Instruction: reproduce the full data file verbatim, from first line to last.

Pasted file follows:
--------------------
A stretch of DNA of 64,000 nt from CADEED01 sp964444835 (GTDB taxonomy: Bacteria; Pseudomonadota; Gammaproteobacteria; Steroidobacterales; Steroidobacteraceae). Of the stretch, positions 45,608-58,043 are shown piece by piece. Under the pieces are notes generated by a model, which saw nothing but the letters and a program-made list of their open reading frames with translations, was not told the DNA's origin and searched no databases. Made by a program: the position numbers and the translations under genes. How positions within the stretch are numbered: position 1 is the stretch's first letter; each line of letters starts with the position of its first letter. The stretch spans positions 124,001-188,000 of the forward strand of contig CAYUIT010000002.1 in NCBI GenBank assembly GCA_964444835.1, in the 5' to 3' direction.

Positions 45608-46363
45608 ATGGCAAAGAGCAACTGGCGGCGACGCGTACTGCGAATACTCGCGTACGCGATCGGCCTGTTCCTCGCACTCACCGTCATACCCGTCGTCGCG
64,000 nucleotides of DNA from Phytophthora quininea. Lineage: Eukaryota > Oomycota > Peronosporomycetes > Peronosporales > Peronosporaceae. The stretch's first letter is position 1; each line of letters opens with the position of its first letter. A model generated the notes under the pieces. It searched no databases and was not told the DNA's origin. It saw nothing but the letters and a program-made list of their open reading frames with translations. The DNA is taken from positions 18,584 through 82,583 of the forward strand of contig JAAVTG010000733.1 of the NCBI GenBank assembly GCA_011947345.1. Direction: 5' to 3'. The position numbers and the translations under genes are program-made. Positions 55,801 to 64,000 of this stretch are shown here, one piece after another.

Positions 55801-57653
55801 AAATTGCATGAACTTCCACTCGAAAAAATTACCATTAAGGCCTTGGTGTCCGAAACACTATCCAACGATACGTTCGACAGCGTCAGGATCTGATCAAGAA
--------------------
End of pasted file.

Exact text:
A stretch of DNA of 64,000 nt from CADEED01 sp964444835 (GTDB taxonomy: Bacteria; Pseudomonadota; Gammaproteobacteria; Steroidobacterales; Steroidobacteraceae). Of the stretch, positions 45,608-58,043 are shown piece by piece. Under the pieces are notes generated by a model, which saw nothing but the letters and a program-made list of their open reading frames with translations, was not told the DNA's origin and searched no databases. Made by a program: the position numbers and the translations under genes. How positions within the stretch are numbered: position 1 is the stretch's first letter; each line of letters starts with the position of its first letter. The stretch spans positions 124,001-188,000 of the forward strand of contig CAYUIT010000002.1 in NCBI GenBank assembly GCA_964444835.1, in the 5' to 3' direction.

Positions 45608-46363
45608 ATGGCAAAGAGCAACTGGCGGCGACGCGTACTGCGAATACTCGCGTACGCGATCGGCCTGTTCCTCGCACTCACCGTCATACCCGTCGTCGCG
64,000 nucleotides of DNA from Phytophthora quininea. Lineage: Eukaryota > Oomycota > Peronosporomycetes > Peronosporales > Peronosporaceae. The stretch's first letter is position 1; each line of letters opens with the position of its first letter. A model generated the notes under the pieces. It searched no databases and was not told the DNA's origin. It saw nothing but the letters and a program-made list of their open reading frames with translations. The DNA is taken from positions 18,584 through 82,583 of the forward strand of contig JAAVTG010000733.1 of the NCBI GenBank assembly GCA_011947345.1. Direction: 5' to 3'. The position numbers and the translations under genes are program-made. Positions 55,801 to 64,000 of this stretch are shown here, one piece after another.

Positions 55801-57653
55801 AAATTGCATGAACTTCCACTCGAAAAAATTACCATTAAGGCCTTGGTGTCCGAAACACTATCCAACGATACGTTCGACAGCGTCAGGATCTGATCAAGAA